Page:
As a teenager I wanted to to be an overseas correspondent. I naively saw myself in dangerous zones in the world, risking all to send gripping reports back to European headquarters. The overseas bit worked out (and I did get caught up in one Coup d’Etat in Africa!), but as life would have it the correspondence has always remained at a personal level across the seas. Many times I have thought of transforming my newsletters and journals into travalogues or novels, but it was during my years as a school librarian, immersed in narrating around 100 stories a week to K-5 kids, that the desire and ideas to write picture books were kindled. I loved this work and just adored seeing how much pleasure these children received from a good story and illustrations. Even the most disruptive student can be happily quieted the length of a good book, I wanted my opportunity to craft a story that would produce such enjoyment.
As with so many ideas, it was put on the back-burner, until recently, when I felt this yearning to return to more active, creative pursuits that had been dormant far too long (apart from my cooking, which has always remained a creative outlet ;)). During the fall I started reading a lot more book, movie and theatre reviews and this progressed onto some authors’ blogs, including Emma Walton Hamilton’s. I had already read a number of books that she had co-written with her mother, Julie Andrews Edwards, and had listened to interviews Emma had given, speaking on literacy and the arts. So when I saw that she was offering an online training program to learn how to write picture books, I knew the time was right and I had confidence in the quality I would be receiving. I have not been disappointed!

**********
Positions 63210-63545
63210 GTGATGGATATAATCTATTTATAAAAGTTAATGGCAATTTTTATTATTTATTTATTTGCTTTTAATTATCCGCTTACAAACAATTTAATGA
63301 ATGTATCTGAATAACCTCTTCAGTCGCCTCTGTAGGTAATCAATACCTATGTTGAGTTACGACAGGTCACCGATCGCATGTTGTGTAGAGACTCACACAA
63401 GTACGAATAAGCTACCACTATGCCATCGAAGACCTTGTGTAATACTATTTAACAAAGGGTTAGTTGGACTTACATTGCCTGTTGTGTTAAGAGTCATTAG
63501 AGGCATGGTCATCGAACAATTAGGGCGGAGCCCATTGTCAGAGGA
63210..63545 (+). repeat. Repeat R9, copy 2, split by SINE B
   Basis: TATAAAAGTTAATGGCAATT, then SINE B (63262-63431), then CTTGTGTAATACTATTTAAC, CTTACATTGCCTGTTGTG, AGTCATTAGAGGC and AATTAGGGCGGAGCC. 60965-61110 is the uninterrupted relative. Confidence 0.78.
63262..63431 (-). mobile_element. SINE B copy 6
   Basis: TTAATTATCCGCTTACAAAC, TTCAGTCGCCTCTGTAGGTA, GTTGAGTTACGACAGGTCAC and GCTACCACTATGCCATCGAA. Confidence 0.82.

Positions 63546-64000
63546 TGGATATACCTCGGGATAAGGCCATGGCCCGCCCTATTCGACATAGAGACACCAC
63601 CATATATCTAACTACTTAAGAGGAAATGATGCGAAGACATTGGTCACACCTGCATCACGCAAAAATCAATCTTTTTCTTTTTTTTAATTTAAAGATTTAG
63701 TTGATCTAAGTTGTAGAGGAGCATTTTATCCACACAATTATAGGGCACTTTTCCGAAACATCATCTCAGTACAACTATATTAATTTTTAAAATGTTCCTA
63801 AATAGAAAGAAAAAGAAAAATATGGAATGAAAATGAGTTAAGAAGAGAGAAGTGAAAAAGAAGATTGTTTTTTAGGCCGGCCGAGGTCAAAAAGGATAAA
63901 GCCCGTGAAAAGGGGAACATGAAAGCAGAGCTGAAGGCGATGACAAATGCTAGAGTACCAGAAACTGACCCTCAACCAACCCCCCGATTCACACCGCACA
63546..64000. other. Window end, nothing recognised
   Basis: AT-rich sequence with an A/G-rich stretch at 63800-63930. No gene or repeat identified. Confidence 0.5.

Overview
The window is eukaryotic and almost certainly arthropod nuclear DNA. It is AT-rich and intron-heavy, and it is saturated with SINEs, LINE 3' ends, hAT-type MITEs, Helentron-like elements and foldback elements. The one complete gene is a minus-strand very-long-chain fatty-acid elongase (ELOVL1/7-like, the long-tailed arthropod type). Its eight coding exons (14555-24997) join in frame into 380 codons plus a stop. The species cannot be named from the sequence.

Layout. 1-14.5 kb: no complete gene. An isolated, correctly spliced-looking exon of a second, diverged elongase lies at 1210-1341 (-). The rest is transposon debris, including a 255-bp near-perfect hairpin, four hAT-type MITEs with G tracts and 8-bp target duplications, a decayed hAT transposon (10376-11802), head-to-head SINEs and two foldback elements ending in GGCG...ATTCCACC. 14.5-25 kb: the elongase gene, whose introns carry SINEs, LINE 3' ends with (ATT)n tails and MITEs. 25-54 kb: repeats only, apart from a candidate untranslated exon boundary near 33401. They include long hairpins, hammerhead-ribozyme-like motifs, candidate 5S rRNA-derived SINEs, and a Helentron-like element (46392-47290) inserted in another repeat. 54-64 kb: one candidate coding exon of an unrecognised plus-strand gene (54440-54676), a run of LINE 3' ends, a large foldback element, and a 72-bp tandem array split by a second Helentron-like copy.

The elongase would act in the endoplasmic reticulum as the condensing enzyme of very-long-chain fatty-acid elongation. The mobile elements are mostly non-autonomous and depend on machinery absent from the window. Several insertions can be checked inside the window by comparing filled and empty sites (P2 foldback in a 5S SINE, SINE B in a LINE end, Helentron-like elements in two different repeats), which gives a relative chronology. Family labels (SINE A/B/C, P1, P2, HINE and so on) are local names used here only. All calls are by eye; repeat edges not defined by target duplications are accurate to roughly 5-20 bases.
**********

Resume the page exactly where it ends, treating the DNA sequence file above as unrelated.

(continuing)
Just Write For Kids is a program of 8 lessons, one a week for two months (you can, of course, take as long as you need to complete each assignment) sent by email, providing step-by-step essentials on creating a publishable Picture Book. Thank goodness I didn’t launch into this without learning these basics.It has surely helped me avoid at least some of the typical beginners’ errors. I have plans/outlines/tips/resources that I will consistently reuse in the future, even with writing different genres. The site has space for comments and questions and Emma’s feedback is incredibly concrete and specific, geared to equipping and encouraging participants, not just giving information.
I am just finishing the final week of JWFK, doing lots of tweaking, editing and rewriting, creating a draft which is ready to go to the next stage, of feedback (more on feedback and editing in a future post). It has been a very rewarding course; exceeding my expectations in the foundation I have received and the vision it has given me for my future!